Great distraction, great destruction, by Ignacio Orovio | Entertainment | The USA Print

The change of era, by Josep Maria Ruiz Simon

The diagnosis is depressing, devastating: technology is making the world worse, and it has been around long enough for the scientific literature to support that barbaric claim. It is one of the conclusions of the fabulous report broadcast last Sunday on TV3, the work of Genís Cormand and Xavier Bonet. A document as disturbing as it is worrying, full of testimonies that expose its relationship with technology. Its titled The great distraction and analyzes from different angles how the massive consumption of technology, that is, networks, screens and webs, is directly and brutally deteriorating our brains, and especially those of our children.

It is not a problem of prepositions: warning about technology does not directly mean being against it. The documentary talks with institutes that have banned mobile phones, students who hide them in order to concentrate, journalists who describe how the algorithms that devour our attention are designed (by the devil)… The testimony of neurologists and psychiatrists is devastating. With data in hand, they expose the tsunami that screens bring to children’s brains: the smaller, the more damage. Of course it is comfortable to have them ecstatic in front of a screen, but the damage is or may be irreversible.

Neurologists alert: no screens until the age of 3, and a maximum of 30 minutes between the ages of 4 and 6

The German neurologist Manfred Spitzer, author among other works of digital dementia , exposes something of devastating simplicity. If a child moves his hand and grabs an object, things happen in his brain: every object he picks up, hates, examines, smells, licks, turns, touches, brushes, sniffs, tears, scrutinizes, sucks, caresses, throws, gnaws, destroys, rejects, seeks, adores, breaks, loses, finds, etc., etc., etc. generates micro-impulses of new information in his brain that shape his knowledge of the world and the people around him. Nothing or very little of this happens if he is absorbed in the explosion of lights in a mobile game.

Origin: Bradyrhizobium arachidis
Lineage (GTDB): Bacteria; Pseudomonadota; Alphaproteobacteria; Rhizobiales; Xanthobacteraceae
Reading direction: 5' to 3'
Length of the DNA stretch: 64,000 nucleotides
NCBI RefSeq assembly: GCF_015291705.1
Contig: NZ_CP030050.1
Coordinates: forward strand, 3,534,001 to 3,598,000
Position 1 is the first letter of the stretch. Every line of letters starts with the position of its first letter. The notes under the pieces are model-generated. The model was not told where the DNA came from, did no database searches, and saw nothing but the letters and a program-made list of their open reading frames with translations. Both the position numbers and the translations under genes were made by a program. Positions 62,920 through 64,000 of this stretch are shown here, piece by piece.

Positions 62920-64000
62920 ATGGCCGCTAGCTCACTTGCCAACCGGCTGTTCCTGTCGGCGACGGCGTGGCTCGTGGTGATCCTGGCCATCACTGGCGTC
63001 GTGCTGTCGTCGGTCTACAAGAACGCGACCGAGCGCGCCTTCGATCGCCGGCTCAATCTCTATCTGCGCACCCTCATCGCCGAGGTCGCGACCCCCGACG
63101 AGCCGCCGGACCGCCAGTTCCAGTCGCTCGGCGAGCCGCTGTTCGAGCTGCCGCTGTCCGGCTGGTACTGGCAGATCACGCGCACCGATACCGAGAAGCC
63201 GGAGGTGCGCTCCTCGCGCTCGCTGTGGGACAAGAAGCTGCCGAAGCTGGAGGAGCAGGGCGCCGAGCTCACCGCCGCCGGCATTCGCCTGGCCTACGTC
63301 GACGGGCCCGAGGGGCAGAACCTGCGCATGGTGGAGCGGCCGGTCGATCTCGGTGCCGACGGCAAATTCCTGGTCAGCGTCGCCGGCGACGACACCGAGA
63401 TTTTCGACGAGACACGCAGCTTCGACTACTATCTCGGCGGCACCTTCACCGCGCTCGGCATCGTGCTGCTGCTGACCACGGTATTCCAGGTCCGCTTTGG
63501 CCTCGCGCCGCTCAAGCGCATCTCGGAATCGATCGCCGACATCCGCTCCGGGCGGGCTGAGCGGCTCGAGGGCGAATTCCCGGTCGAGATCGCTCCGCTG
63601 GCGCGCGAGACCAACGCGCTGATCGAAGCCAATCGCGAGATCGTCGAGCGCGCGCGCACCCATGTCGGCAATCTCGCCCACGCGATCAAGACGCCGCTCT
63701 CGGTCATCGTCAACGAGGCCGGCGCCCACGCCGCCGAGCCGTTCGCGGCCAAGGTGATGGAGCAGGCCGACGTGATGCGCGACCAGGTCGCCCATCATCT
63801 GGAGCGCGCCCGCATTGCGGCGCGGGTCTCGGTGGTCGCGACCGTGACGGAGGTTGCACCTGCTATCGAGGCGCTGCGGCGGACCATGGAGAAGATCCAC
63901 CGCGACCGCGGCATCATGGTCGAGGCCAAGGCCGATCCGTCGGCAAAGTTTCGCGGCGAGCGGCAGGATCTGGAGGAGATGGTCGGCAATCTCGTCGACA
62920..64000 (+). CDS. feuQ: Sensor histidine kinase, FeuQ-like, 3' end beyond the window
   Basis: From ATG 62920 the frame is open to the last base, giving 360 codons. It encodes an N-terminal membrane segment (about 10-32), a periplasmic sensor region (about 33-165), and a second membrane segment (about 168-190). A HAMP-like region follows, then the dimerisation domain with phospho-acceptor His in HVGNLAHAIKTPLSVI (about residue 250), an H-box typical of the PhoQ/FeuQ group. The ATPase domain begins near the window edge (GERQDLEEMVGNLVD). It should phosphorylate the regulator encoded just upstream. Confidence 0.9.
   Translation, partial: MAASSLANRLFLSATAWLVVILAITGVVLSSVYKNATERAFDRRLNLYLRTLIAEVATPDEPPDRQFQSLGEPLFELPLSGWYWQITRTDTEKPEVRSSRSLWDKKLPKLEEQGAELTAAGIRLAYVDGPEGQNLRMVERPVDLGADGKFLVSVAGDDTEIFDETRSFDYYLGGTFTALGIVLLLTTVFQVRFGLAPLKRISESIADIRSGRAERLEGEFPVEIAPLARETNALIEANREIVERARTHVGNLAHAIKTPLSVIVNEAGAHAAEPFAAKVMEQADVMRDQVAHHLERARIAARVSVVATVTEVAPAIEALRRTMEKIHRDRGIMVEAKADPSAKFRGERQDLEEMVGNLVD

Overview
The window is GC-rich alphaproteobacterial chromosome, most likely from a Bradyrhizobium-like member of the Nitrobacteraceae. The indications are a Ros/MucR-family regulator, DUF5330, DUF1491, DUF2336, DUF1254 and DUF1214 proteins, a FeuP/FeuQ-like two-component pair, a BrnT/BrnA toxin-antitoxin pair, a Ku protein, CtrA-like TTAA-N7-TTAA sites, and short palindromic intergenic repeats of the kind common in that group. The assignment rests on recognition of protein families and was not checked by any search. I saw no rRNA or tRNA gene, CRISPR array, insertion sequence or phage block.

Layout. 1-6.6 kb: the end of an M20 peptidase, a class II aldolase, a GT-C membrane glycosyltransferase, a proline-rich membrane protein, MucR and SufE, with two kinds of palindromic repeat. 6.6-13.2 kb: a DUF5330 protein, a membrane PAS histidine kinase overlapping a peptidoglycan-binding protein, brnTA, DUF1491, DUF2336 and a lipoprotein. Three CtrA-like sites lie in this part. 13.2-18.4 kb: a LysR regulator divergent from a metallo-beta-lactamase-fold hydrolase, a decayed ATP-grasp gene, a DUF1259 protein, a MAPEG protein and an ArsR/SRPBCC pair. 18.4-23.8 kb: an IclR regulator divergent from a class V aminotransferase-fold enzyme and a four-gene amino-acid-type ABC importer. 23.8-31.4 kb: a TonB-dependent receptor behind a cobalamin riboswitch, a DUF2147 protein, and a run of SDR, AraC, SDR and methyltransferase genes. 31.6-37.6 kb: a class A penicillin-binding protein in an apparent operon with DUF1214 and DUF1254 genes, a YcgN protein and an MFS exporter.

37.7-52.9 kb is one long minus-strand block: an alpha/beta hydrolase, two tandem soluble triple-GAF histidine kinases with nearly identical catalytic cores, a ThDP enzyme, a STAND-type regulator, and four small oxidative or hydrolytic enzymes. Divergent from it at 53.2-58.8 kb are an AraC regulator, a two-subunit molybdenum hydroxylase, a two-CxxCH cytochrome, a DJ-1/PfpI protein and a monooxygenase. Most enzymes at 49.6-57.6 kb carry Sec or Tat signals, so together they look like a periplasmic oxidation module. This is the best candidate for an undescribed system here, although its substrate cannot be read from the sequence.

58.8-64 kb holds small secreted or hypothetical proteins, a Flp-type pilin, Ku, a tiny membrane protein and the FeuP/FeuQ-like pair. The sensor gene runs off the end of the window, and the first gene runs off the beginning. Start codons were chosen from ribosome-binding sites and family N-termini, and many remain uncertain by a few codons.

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Hence, the advice of the experts is conclusive, alarming and embarrassing (what parent complies or has the strength to enforce it to prevail over the unbeatable “everyone does it”?): no child under 3 should ever play with a screen ; Less than 30 minutes a day from 4 to 6 years old, and a maximum of one hour, and under adult content supervision, those between 7 and 12. Any mirror in the room?

Among the avalanche of alerts from the work of Cormand and Bonet, a phrase from Michel Desmurget, a neuroscientist at the Lyon Institute of Cognitive Sciences: “The time that adolescents spend on screens is colossal. Every time we say we’ve reached the top of Everest and it can’t go any higher, it just keeps going.” And a piece of information: it is estimated that currently, when a student finishes high school, they have spent in front of a screen as many hours as the equivalent of 30 school years.

Outside of school, naturally.